Efficiency: They burn less fuel to generate a given amount of horsepower. They are 20 - 30% more efficient than a gas engine.
Engine Durability: Because a diesel engine must be built heavier to withstand the pressure within the engine, it can be expected to run many hours longer than its gas counterpart.
More Lugging Power: Torque rise under load is an inherent characteristic of diesel engines.
Less Pollution: The exhaust from a diesel engine, although more visible at times, contains low levels of toxic elements harmful to people. What you do see in diesel smoke are particulates, carbon and soot.
Type of fuel it uses: Diesel fuel is a less volatile fuel than gasoline but possesses a greater number of BTU's per gallon. As a result, more total horsepower is obtained from a gallon of diesel than a gallon of gas.
Type of Ignition: The fuel and air mixture in a gas cylinder is ignited by a spark. In a diesel engine, the mixture is ignited by the heat from compression.
Fuel and air mixing: In a gas engine, the fuel and air mix takes place in the carburetor and the intake manifold and the fuel is ignited by a spark plug. In a diesel engine the diesel fuel is mixed with compressed air when the fuel is injected into the cylinder. Because air heats up when it's compressed, the fuel ignites.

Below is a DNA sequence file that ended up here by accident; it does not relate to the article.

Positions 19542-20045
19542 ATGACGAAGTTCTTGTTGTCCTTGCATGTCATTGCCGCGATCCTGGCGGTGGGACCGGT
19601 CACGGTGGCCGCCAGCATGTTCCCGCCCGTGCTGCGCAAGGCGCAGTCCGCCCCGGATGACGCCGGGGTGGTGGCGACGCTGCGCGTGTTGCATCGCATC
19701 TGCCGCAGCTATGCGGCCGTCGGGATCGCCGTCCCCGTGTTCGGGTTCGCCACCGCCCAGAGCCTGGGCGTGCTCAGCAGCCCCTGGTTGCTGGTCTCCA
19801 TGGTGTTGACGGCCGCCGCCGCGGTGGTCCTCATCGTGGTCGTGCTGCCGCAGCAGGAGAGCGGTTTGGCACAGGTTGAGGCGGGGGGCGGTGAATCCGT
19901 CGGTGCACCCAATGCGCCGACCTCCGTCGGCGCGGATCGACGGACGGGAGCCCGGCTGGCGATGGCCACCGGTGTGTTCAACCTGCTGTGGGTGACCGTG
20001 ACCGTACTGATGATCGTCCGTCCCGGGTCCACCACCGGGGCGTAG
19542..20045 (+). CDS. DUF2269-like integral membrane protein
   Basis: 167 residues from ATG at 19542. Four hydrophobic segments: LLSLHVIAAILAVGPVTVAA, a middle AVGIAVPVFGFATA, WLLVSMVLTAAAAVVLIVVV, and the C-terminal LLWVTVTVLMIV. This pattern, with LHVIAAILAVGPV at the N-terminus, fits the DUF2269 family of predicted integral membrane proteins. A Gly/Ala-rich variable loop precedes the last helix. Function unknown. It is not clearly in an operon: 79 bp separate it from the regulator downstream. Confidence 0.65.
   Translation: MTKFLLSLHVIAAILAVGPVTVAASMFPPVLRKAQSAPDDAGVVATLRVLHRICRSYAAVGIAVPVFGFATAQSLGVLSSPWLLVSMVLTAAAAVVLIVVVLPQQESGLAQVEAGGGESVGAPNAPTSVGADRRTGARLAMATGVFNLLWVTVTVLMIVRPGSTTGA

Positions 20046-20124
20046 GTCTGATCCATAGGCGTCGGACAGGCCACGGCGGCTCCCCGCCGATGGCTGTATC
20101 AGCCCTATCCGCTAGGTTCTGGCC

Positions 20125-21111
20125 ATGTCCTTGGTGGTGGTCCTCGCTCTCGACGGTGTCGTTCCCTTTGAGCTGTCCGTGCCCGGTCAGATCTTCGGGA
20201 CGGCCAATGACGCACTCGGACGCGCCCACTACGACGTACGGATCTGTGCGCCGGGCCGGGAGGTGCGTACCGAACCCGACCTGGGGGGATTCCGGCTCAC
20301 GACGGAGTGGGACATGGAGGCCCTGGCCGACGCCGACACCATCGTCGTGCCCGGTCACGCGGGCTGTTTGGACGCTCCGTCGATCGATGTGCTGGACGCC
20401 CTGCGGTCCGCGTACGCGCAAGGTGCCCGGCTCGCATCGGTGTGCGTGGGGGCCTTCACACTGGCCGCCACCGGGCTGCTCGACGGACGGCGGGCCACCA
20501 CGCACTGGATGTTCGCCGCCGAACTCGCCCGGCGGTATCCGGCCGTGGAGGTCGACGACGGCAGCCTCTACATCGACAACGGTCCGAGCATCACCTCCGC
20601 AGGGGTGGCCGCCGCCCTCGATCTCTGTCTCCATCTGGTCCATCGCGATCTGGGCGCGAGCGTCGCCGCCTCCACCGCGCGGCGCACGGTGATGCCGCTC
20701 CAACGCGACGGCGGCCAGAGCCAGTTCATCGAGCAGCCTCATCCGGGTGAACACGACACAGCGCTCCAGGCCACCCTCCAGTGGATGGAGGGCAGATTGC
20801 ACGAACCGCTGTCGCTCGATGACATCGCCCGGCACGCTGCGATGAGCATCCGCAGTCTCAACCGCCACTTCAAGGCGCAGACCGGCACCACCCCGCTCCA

The fuel is ignited using compressed air that is hot. When it's cold out, it takes longer for the temperature to rise. The cylinders take longer to heat up as well. Some engines have glow plugs or intake heaters to assist in creating heat to improve cold starts.
Diesel fuel gets thicker when it's cold, there is more contamination in diesel fuel and it can actually freeze.
Before the cold season, have the glow plugs or intake heater checked for proper operation.
Have the block heater checked for proper operation and plug in the truck whenever feasible.
Treat the fuel in the tank with a diesel fuel supplement that prevents gelling and boosts Cetane. Even treated fuel from the pump is not enough for severe cold.
Assure the truck batteries are good and the charging system is working.
Start with a fresh fuel filter and replace fuel filters often.
The primary purpose of engine oil in a gas engine is lubrication. Oil in the diesel engine not only lubricates, but it cools the engine and cleans the carbon away from the pistons and the liners. The key to diesel engine longevity is oil changes every 3000 miles on the nose!
The fuel filter in a diesel engine separates water out of the diesel fuel. Excessive build-up of water in the filter can cause freezing in the fuel system, can cause the vehicle to be hard to start, to die-in-flight or run poorly. It is recommended that the fuel filter be changed every 6,000 miles (every other oil change). In the winter when the temperatures are low, the filter should be changed every oil change. This will help prevent fuel jelling.
A valve adjustment, also known as an "overhead" should be done every 60,000 miles on some engines to assure maximum performance.
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